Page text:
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Mumbai: Antilia threat behind SC’s decision on security to Ambanis

Updated on: 01 August,2022 07:42 AM IST  |  Mumbai
Faizan Khan |

In detailed order, top court says the family members are promoters of some of India’s biggest companies

Mumbai: Antilia threat behind SC’s decision on security to Ambanis

Mukesh Ambani

The Supreme Court which permitted the Centre to continue providing heightened security to Mukesh Ambani and his family has also considered the Antilia episode. 

The court has set aside the proceedings before the Tripura High Court where a public interest litigation challenged the security cover to the Ambani family saying it was without any real perception of threat. Following the PIL, the high court had sought a status report from the Centre. 

In its detailed order which came late on Saturday, the apex court included the Antilia case among the factors that led it to conclude that the Ambani family should get adequate security. In 2019, the Bombay High Court trashed a similar petition.

Also read: Antilia bomb scare case: NIA court denies bail to ex-cop Pradeep Sharma

Solicitor General Tushar Mehta, who represented the Centre, told the court that the Tripura HC should not have entertained the PIL. He also said that the HC erred in seeking a status report from the Centre on the threat perception to the Ambanis. He said the Centre provided security to the Ambani family after a thorough examination.

The Ambanis are important members of society who hold key positions in companies that employ thousands of individuals, said Mehta. Pointing to the Antilia episode he said that the highest level of security was necessary and the same had been considered by the court while disposing of the PIL filed by an individual before the Tripura High Court.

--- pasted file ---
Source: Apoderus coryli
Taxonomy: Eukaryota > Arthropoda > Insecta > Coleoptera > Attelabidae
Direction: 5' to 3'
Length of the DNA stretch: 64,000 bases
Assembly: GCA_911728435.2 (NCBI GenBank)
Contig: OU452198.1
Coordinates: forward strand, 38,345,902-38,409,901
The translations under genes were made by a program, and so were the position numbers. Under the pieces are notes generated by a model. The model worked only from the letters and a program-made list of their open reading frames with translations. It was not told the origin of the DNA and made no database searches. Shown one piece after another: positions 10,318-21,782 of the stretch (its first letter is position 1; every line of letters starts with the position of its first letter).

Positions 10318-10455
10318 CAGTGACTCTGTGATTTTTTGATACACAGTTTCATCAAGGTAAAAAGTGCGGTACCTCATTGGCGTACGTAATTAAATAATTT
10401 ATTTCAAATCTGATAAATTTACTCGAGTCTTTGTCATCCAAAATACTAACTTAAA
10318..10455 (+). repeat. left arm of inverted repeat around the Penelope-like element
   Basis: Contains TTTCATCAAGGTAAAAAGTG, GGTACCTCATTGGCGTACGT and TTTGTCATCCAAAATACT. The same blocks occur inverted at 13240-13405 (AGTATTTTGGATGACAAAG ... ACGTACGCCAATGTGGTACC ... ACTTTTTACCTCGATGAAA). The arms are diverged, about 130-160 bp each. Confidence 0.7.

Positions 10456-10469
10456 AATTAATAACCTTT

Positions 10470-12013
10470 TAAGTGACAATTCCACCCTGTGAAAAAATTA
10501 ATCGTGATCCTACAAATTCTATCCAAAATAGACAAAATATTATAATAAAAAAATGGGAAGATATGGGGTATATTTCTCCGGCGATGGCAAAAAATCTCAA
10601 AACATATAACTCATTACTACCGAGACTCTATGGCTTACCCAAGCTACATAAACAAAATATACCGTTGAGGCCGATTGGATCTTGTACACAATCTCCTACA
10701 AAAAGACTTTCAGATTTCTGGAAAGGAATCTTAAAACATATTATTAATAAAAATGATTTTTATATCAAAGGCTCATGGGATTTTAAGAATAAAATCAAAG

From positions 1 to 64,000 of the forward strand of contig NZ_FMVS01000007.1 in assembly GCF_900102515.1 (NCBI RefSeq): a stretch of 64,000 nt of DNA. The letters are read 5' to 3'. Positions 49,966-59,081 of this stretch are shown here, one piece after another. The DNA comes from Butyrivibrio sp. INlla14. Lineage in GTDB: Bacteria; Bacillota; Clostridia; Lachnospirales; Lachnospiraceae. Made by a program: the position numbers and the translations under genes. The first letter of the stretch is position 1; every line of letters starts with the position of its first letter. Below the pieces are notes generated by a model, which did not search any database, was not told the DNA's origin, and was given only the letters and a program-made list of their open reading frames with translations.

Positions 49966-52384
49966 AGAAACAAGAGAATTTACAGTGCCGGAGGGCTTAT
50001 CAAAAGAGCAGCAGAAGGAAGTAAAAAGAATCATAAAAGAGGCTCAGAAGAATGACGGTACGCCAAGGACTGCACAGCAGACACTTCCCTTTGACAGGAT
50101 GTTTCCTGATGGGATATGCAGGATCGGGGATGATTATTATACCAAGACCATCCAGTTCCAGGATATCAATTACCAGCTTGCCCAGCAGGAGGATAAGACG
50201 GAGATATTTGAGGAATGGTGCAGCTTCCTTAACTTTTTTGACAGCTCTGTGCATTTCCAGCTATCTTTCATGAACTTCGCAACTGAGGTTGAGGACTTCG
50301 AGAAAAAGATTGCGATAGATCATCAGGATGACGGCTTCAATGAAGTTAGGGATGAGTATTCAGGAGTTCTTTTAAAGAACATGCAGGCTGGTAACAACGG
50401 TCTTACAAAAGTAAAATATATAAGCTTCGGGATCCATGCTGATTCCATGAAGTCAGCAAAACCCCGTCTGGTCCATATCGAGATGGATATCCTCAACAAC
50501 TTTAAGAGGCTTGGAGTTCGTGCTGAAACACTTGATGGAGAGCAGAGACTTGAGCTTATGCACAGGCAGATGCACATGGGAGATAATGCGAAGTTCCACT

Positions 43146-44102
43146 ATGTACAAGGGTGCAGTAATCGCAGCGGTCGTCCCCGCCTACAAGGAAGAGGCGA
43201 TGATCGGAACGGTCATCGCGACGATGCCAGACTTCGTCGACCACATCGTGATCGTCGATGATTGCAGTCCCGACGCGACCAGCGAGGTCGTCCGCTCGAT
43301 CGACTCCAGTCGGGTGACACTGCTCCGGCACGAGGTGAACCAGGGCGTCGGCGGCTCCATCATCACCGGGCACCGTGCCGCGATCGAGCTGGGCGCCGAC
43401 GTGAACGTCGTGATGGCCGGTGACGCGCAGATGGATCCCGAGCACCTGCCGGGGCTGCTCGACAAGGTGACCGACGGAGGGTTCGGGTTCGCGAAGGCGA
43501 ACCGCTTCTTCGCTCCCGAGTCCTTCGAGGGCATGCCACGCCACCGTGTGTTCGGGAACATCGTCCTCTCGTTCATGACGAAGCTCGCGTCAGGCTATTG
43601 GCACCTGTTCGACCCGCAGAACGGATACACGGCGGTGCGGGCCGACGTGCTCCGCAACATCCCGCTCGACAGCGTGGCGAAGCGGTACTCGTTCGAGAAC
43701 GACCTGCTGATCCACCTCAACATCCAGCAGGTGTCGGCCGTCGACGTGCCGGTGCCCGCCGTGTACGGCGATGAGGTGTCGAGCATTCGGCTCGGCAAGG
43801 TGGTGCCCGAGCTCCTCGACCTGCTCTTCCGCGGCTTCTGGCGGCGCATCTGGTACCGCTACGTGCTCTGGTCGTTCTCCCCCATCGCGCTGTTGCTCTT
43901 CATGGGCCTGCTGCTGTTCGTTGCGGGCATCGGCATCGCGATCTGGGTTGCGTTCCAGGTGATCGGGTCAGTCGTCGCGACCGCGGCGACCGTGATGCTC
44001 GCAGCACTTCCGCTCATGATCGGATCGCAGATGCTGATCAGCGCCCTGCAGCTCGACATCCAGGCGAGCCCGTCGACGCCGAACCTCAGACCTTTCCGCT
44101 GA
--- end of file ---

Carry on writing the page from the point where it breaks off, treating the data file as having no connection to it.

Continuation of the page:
“After perusing the material on record, and carefully considering the submissions of the parties, we are in agreement with the submission of the learned Solicitor General that the original petitioner does not have locus standi in the matter. The threat perception of a party is based on the inputs received from the concerned agencies. We cannot adjudicate the same in the present petition filed by the original petitioner,” reads the order by a bench led by the Chief Justice of India.

Citing the Bombay HC’s decision in 2019, the apex court said, “...irrespective of whether any individual or any authority is convinced about the existence or otherwise of real threat to their life or liberty, particularly when in terms of the ratio laid down by the Hon’ble Supreme Court in Biswanath’s case [supra], these private respondents are willing to bear the entire cost for said security to protect their lives in view of their own grave threat perceptions.”

The court has said, “...There are no reasons to disbelieve the existence of threat to the lives of the respondents particularly considering the fact of the incident recounted by learned senior counsel. The petitioner – Union of India is already cognizant of this threat and is therefore already providing security. In these circumstances, we are not inclined to entertain this issue in a PIL filed by a third party who has not proved his locus,” reads the order, adding, “We do not see any reason for continuation of the present matter, either before this Court or before the High Court of Tripura.”

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